There’s a sort of irony that the Sex in the City movie is topping box-office numbers as I compose this review. The gang’s (or some would say clique’s) obsession with finding love and designer labels while always striving to look their best rings true with cultural expectations. A different, more honest take on women’s culture, body images and clothing — or lack thereof — lies in the foreground of Cleveland-based MegLouise Dance’s Nearly Nude.
They might not break new ideological ground, but the topics at hand — that is, some of the fresh and fun ways they’re presented — matter more here. There is a straightforward simplicity about the works that invites the audience into their world of women.
During the majority of the 40-minute collection of five pieces, the performers wear little if any makeup, and their costumes consist primarily of flesh-colored bras and full-cut panties. An exception is “Slips,” where they wear vintage white ones, that once-required female garment whose heyday has passed. Arm-in-arm, side-by-side in a line, the cast of six women shifts awkwardly and stiffly across the stage like mannequins. Their short unison exhales punctuate the silence. Moody music from Philip Glass begins as they separate but remain mostly in formations. Some break rank now and then, reaching outward as they struggle to move forward, then turn back on themselves. In the end, they rejoin the conformity and perhaps safety of the women’s line. Issues concerning self-esteem and self-determination arise.
I expect most women can readily relate to the ritual of “Skinny Jeans,” the show’s opener. For the uninitiated, the title refers to that pair of jeans you can barely squeeze into or hope that one day you’ll be able to fit into again. A half-dozen pairs of discarded jeans litter the stage from the start. Clad in their aforementioned skivvies, the women crouch and crawl like a pack of felines before each skulks cautiously toward her own pair of jeans. Jeans are lifted in worship or disdain before the women tug and jump to fit themselves into them. Scrutiny, then ambitious, animated moves follow. The elation doesn’t last long: cringes, frowns, then it’s “Get these off!” The jeans are thrown into a pile, destined for a place besides the laundry room. I imagined women in the audience nodding their heads at the familiar scenario, but I’d be curious as to what the men think about this one.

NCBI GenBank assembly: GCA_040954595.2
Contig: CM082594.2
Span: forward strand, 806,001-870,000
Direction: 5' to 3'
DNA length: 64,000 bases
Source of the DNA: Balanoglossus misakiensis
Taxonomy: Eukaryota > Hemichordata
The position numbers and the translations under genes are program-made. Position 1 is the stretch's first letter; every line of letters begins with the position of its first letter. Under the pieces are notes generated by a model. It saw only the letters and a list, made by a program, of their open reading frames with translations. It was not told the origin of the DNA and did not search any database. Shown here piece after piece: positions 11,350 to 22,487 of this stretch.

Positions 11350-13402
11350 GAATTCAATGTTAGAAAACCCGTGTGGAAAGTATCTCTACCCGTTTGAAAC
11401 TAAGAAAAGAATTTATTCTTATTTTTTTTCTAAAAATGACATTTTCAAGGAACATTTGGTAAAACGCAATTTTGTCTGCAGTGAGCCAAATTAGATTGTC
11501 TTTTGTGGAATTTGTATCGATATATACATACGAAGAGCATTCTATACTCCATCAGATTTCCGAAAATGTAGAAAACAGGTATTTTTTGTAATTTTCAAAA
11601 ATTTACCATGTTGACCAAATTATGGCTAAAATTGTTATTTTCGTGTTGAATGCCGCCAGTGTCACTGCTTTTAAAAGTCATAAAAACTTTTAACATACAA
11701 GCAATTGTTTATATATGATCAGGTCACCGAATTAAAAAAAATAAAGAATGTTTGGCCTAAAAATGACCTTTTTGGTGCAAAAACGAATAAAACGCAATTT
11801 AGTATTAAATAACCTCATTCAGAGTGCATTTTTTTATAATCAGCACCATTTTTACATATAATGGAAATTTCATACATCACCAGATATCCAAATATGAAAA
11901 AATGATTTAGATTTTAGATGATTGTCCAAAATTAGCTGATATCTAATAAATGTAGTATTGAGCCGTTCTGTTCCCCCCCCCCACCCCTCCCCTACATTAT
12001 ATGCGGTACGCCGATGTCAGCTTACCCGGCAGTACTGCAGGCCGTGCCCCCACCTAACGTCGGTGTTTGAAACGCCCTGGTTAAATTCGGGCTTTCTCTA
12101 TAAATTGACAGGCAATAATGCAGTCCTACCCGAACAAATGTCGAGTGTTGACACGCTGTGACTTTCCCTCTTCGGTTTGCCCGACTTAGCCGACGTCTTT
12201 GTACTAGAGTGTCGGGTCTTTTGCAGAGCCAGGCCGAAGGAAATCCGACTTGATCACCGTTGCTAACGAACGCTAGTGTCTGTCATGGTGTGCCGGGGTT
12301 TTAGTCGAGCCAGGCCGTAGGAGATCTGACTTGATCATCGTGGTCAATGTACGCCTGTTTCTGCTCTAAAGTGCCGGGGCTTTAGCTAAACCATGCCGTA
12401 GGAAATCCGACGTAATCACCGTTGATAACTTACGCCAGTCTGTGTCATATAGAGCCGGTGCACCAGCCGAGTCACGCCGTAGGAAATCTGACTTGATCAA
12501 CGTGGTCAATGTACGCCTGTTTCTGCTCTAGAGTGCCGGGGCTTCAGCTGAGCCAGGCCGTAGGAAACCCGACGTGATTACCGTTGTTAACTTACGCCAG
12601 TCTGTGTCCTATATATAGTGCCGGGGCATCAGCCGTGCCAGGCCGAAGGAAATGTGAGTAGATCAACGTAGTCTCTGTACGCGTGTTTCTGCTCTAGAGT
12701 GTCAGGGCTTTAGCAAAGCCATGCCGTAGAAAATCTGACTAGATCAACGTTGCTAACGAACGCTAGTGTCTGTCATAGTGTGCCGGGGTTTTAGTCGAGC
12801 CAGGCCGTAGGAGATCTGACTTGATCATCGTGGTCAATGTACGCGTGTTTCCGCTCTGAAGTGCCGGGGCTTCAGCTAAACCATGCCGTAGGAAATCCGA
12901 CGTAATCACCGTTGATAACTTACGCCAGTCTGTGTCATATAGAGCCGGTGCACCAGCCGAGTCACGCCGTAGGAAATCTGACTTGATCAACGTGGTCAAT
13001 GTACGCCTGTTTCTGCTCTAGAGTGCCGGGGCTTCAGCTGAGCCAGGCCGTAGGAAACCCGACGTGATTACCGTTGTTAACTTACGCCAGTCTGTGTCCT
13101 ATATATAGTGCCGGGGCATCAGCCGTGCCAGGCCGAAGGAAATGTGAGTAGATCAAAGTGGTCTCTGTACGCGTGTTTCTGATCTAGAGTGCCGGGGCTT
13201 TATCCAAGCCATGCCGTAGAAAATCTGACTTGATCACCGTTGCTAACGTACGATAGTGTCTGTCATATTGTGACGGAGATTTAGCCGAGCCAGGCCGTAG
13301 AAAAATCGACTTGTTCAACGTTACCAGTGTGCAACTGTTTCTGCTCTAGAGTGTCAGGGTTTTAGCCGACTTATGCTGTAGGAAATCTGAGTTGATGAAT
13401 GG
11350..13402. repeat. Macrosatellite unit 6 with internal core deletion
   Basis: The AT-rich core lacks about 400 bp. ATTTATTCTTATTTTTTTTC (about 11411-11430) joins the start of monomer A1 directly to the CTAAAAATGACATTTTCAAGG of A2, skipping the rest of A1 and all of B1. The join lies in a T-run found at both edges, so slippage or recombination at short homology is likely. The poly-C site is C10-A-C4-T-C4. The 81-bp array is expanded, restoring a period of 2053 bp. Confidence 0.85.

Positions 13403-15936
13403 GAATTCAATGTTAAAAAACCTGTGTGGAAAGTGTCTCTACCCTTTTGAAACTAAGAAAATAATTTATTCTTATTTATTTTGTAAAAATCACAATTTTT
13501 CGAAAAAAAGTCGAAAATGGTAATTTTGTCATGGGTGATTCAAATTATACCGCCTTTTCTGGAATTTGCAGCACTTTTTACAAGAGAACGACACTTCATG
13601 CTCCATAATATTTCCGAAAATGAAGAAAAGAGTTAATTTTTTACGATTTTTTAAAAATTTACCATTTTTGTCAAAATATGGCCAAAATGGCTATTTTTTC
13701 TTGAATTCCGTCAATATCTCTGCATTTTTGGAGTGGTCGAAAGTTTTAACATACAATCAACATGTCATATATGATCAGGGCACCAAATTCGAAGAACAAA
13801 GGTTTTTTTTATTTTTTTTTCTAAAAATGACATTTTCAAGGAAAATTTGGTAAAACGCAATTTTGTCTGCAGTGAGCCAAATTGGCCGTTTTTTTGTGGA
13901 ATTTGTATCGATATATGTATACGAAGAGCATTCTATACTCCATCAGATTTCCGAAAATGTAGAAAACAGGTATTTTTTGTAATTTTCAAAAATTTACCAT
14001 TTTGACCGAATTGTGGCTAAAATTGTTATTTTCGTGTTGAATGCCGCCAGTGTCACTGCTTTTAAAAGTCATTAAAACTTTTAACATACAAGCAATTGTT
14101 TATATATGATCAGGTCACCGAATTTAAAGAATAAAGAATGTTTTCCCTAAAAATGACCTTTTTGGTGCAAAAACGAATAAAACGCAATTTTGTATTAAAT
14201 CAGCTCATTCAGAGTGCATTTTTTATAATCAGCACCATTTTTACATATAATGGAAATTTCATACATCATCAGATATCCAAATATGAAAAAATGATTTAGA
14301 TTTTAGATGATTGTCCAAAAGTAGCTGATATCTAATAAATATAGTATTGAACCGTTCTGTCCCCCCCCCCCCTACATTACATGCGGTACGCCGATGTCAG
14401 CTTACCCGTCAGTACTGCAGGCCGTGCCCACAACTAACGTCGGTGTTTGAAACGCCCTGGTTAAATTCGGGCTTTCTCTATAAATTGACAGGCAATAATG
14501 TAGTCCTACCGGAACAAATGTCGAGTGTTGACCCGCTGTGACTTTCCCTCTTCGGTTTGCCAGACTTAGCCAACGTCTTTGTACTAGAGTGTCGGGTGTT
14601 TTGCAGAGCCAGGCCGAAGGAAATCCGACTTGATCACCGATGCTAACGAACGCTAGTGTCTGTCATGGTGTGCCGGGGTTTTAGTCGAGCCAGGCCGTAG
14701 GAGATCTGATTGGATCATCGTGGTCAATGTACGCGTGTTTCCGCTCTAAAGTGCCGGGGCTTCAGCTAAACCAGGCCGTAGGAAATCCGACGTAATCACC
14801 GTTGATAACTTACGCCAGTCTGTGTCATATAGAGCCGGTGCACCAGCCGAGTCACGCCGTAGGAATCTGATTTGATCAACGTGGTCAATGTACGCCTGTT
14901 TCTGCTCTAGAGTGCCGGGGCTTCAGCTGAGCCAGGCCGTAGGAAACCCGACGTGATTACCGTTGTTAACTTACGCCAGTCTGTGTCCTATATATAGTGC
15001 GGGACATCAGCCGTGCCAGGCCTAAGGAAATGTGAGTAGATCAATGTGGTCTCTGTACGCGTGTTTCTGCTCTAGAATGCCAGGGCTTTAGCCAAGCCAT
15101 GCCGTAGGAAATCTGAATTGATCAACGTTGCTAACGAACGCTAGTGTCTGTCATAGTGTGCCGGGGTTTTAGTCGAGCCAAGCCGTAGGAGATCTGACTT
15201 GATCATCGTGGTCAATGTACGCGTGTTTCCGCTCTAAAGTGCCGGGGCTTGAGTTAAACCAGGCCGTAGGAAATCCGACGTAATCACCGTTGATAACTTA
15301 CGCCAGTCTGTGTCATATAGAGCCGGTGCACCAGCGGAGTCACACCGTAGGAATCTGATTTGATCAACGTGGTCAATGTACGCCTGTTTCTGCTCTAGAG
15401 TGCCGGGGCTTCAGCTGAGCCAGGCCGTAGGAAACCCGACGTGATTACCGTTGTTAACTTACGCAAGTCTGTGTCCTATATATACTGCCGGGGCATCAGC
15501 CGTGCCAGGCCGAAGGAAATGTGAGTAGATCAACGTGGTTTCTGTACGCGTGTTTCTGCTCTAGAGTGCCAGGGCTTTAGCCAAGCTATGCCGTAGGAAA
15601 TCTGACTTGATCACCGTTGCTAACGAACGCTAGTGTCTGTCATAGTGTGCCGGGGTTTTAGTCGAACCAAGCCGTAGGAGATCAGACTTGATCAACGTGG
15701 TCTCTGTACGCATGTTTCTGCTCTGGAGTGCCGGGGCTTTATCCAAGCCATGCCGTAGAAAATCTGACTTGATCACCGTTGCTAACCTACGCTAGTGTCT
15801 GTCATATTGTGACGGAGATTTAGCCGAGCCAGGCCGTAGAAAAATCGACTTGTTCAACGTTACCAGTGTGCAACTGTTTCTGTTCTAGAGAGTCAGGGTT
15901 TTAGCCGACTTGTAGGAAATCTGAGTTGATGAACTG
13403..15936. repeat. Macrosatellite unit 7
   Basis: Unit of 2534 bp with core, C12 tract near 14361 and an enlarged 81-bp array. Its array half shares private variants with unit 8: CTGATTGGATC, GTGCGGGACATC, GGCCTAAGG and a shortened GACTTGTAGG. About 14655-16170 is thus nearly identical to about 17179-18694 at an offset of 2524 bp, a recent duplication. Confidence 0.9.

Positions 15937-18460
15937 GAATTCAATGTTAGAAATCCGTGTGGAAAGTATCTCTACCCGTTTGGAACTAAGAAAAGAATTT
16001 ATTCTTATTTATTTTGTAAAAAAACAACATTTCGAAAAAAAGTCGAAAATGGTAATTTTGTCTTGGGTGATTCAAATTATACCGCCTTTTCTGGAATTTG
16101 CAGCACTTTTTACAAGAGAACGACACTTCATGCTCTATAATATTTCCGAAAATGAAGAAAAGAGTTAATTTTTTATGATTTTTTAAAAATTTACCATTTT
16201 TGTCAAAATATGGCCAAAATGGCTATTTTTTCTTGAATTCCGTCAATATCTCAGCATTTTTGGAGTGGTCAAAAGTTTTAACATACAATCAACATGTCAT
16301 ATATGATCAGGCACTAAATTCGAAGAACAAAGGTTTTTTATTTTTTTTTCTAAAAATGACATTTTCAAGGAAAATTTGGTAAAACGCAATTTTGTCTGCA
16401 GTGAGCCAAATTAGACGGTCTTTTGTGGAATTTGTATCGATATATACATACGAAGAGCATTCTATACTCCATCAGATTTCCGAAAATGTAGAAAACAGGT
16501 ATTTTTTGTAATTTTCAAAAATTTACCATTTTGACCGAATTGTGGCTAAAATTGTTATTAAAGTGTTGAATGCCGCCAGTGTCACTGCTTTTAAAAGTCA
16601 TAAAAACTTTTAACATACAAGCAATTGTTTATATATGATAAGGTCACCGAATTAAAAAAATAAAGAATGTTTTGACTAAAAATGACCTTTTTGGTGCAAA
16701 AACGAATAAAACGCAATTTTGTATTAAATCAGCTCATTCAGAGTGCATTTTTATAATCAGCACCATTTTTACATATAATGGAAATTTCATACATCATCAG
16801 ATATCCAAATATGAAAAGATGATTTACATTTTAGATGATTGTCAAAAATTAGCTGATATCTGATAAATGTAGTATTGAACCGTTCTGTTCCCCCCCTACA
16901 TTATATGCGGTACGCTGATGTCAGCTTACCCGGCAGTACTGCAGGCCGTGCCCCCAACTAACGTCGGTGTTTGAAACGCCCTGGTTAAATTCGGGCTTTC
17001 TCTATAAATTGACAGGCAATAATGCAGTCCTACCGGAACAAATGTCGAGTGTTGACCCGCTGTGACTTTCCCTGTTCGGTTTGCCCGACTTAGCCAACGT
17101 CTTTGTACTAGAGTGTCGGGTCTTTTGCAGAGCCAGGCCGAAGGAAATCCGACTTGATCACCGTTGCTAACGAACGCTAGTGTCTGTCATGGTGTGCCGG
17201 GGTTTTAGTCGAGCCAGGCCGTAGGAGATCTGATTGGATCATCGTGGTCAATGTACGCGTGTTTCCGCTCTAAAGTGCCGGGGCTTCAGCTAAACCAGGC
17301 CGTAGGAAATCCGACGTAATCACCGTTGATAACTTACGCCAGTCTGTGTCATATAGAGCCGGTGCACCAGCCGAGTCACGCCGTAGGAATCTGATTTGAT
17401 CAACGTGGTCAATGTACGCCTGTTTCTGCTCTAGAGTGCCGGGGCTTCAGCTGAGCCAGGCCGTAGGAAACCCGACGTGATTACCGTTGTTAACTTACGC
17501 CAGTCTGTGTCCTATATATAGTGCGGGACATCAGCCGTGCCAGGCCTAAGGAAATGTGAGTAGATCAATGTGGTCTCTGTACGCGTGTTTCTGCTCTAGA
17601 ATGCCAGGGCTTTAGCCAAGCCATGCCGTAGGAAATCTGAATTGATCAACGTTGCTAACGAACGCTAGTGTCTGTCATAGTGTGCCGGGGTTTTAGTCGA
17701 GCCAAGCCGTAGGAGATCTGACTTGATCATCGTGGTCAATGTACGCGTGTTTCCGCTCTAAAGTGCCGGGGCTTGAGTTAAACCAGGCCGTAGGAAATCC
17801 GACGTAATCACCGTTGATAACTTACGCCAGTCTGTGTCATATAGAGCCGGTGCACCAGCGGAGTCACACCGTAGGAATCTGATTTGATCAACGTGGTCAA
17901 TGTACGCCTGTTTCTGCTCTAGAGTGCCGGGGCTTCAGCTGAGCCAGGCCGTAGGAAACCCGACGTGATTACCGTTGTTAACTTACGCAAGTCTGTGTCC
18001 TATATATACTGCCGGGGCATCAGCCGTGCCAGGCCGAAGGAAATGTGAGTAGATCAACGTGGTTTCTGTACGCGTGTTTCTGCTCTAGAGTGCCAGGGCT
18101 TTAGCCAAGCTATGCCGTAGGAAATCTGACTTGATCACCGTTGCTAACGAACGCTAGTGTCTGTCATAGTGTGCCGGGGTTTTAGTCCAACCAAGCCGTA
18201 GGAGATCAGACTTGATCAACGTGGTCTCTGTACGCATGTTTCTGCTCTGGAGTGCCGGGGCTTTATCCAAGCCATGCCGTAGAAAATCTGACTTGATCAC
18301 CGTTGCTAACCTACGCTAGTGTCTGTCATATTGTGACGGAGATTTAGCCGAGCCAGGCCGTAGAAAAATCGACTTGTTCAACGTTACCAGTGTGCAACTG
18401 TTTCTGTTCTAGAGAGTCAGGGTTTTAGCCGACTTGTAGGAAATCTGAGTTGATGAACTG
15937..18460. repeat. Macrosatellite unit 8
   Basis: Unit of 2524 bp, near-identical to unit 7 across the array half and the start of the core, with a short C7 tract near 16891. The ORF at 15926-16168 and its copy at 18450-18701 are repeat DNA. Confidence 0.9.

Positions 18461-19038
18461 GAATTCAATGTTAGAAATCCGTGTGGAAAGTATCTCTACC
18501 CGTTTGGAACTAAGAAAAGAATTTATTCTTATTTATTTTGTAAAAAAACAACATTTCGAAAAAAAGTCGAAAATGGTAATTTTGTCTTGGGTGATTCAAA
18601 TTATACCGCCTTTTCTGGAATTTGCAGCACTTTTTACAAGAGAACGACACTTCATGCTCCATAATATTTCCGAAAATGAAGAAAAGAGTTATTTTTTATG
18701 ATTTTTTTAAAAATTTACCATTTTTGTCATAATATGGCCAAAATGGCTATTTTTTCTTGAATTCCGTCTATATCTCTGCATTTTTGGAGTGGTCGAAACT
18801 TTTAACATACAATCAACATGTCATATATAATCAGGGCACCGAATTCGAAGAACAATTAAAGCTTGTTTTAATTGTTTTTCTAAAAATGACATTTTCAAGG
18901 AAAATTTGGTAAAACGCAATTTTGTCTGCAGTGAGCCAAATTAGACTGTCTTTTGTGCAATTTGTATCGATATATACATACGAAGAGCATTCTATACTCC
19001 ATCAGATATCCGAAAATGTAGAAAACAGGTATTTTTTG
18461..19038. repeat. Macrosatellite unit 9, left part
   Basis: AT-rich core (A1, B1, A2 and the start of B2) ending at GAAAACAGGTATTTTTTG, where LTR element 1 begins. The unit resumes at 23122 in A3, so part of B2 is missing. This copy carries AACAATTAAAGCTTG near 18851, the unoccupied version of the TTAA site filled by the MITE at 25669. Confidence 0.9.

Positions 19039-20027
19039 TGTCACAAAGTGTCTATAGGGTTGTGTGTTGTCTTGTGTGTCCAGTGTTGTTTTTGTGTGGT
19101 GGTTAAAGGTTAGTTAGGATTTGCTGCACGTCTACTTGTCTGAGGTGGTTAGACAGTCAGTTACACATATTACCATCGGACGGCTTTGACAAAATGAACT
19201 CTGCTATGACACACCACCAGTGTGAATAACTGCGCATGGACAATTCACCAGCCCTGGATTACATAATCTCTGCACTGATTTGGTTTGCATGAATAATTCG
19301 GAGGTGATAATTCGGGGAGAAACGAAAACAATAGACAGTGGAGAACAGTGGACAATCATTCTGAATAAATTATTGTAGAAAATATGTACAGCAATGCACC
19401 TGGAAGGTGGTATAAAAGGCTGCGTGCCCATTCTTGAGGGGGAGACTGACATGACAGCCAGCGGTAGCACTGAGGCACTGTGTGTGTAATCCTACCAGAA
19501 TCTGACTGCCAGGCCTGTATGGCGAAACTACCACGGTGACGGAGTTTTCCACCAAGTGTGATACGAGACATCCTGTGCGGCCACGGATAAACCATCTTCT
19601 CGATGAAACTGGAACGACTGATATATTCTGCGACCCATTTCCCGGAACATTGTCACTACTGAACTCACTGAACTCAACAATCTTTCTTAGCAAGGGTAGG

Also on the program are “The Clique,” featuring some fashion accessories and follow-the-leader motifs, and “Barbie Girl,” followed by the partly self-explanatory “Stripped” that displays some ballet-referencing choreography.
The wanna-be fun-loving “Barbie Girl” feels a bit predictable and nets out somewhere between mildly comedic and slightly kinky, what with the trio’s attire: short, flippy clear plastic skirts and matching crop tops with pink trim paired with clear Lucite platform mules. (Because this is Nearly Nude, they wear the nude undies beneath.) I can’t decide whether taking this someplace more sinister or just hamming it up more might have increased its effectiveness.
It opens with a young girl playing with (you guessed it) three naked Barbie dolls. She later “plays” with the real live dolls. Their stiff arms bent at the elbows and robotic ticks brought the staple ballet character of Coppelia to mind. Music from London Gay Men’s Chorus and other bubblegum Pop tunes bring a fun, peppy touch. A lyric sample: “I’m a Barbie girl/In a Barbie world/Dressed in plastic/It’s fantastic.” Indeed.
It’s worth mentioning that this production doesn’t focus on technical moves and high-energy dancing. The concepts carry more weight than the dancing itself, which is not always as inspired. But here, the risks often work and feel natural, the way the performers have the guts to put their figures on display in skimpy costumes to show what everyday women, who don’t all have typical dancers’ bodies, look like underneath the artifices of makeup, fashion and pretense. In other words, the six women of MegLouise Dance are keeping it real.
— Julie Mullins